Spatial patterns of essential trace element concentrations in Swedish soils and crops uri icon

abstract

  • Trace element (TE) concentrations in topsoil of Swedish arable soils and grain of winter wheat, spring barley and oats are regularly monitored. Data on Co, Cr, Cu, Mn, Mo, Ni and Zn were analysed in this study, in order to determine spatial patterns of geographical variation in concentrations and their correlations with soil parent material and bedrock geology, and to identify areas with possible TE deficiency or excess with regard to crop and livestock production and product quality. The results showed that pseudo-total (7 M HNO3 extraction) concentrations of Co, Cr, Cu, Ni and Zn were elevated in heavy clay soils. Areas influenced by sedimentary rock containing alum shale clearly showed elevated concentrations of various TEs, but otherwise it was difficult to find a clear correlation between soil TE concentration and bedrock geology. This may be because in the recently glaciated Swedish landscape, the ice sheet itself and the melt water from the declining ice sheet have transported soil material over large distances and/or because of low sampling density in many parts of the country. Despite weak correlations for individual elements, there was a general correlation between concentration in soil and concentration in cereal grain for many of the elements studied. One exception was Mn, for which pH was much more important than the concentration in soil. However, there was large variation in TE concentrations within short distances, indicating that soils with high and low concentrations can exist side by side. Nevertheless, for most TE, the risk of low concentrations in crop plants appeared to be greatest on coarse-textured soils on felsic rock and on soils on sedimentary rock (other than alum shale) in southern Sweden. While soils in this region generally have lower concentrations of Co, Cr, Cu, Mn, Ni and Zn than soils in most of western and central Europe, it was difficult to find documented deficiency of elements other than Cu and Mn among those that are essential to plants. Comparing the data on cereal grain presented on this study with suggested critical values indicates possible Cu and Ni deficiency. For the cationic TEs, the generally lower pH in arable soils in Sweden may be one explanation for the modest deficiency problems observed despite rather low soil concentrations. No excessive TE concentrations in crops were recorded, but on clayey soils in eastern Sweden the concentrations were higher than the national average.
  • Trace element (TE) concentrations in topsoil of Swedish arable soils and grain of winter wheat, spring barley and oats are regularly monitored. Data on Co, Cr, Cu, Mn, Mo, Ni and Zn were analysed in this study, in order to determine spatial patterns of geographical variation in concentrations and their correlations with soil parent material and bedrock geology, and to identify areas with possible TE deficiency or excess with regard to crop and livestock production and product quality. The results showed that pseudo-total (7 M HNO3 extraction) concentrations of Co, Cr, Cu, Ni and Zn were elevated in heavy clay soils. Areas influenced by sedimentary rock containing alum shale clearly showed elevated concentrations of various TEs, but otherwise it was difficult to find a clear correlation between soil TE concentration and bedrock geology. This may be because in the recently glaciated Swedish landscape, the ice sheet itself and the melt water from the declining ice sheet have transported soil material over large distances and/or because of low sampling density in many parts of the country. Despite weak correlations for individual elements, there was a general correlation between concentration in soil and concentration in cereal grain for many of the elements studied. One exception was Mn, for which pH was much more important than the concentration in soil. However, there was large variation in TE concentrations within short distances, indicating that soils with high and low concentrations can exist side by side. Nevertheless, for most TE, the risk of low concentrations in crop plants appeared to be greatest on coarse-textured soils on felsic rock and on soils on sedimentary rock (other than alum shale) in southern Sweden. While soils in this region generally have lower concentrations of Co, Cr, Cu, Mn, Ni and Zn than soils in most of western and central Europe, it was difficult to find documented deficiency of elements other than Cu and Mn among those that are essential to plants. Comparing the data on cereal grain presented on this study with suggested critical values indicates possible Cu and Ni deficiency. For the cationic TEs, the generally lower pH in arable soils in Sweden may be one explanation for the modest deficiency problems observed despite rather low soil concentrations. No excessive TE concentrations in crops were recorded, but on clayey soils in eastern Sweden the concentrations were higher than the national average. © 2017 Elsevier B.V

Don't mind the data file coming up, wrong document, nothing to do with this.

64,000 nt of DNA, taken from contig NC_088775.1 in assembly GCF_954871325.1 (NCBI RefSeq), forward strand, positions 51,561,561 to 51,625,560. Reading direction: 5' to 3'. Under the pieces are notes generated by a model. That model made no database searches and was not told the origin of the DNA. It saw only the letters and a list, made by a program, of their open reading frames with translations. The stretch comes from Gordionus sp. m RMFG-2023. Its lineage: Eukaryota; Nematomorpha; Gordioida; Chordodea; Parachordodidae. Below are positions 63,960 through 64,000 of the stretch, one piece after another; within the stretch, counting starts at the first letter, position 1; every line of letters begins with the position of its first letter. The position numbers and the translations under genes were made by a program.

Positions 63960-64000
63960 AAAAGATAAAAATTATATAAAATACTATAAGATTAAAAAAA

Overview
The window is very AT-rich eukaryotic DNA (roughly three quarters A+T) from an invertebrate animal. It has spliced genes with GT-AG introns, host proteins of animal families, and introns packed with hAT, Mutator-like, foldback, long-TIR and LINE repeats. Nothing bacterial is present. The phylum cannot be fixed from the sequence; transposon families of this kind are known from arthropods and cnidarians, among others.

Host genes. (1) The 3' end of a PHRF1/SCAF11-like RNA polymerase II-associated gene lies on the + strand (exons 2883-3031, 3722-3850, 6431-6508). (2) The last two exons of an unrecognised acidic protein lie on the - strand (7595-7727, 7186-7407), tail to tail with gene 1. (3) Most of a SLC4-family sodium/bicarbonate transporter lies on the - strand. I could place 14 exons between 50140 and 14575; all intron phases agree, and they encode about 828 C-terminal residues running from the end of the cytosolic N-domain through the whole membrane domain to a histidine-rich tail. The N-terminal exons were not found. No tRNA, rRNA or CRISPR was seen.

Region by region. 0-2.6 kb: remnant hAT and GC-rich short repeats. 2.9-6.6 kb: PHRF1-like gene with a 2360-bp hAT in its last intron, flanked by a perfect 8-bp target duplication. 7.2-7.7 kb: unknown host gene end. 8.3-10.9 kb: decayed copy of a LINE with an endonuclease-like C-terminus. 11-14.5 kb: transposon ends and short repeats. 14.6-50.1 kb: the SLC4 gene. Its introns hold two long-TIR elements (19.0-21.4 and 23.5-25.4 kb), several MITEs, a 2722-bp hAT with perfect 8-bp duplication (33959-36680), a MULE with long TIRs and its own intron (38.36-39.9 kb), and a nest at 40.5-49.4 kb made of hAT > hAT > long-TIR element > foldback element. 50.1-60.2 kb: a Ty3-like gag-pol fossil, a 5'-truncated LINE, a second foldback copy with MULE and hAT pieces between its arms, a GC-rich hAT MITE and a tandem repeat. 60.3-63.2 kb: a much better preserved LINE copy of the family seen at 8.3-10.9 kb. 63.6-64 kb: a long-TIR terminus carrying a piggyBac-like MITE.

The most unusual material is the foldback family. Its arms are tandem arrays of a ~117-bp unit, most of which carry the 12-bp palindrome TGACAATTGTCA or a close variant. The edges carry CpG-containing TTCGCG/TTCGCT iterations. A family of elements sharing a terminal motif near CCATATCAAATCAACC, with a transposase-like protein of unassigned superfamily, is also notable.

publication date

  • 2017
  • 2017
  • 2017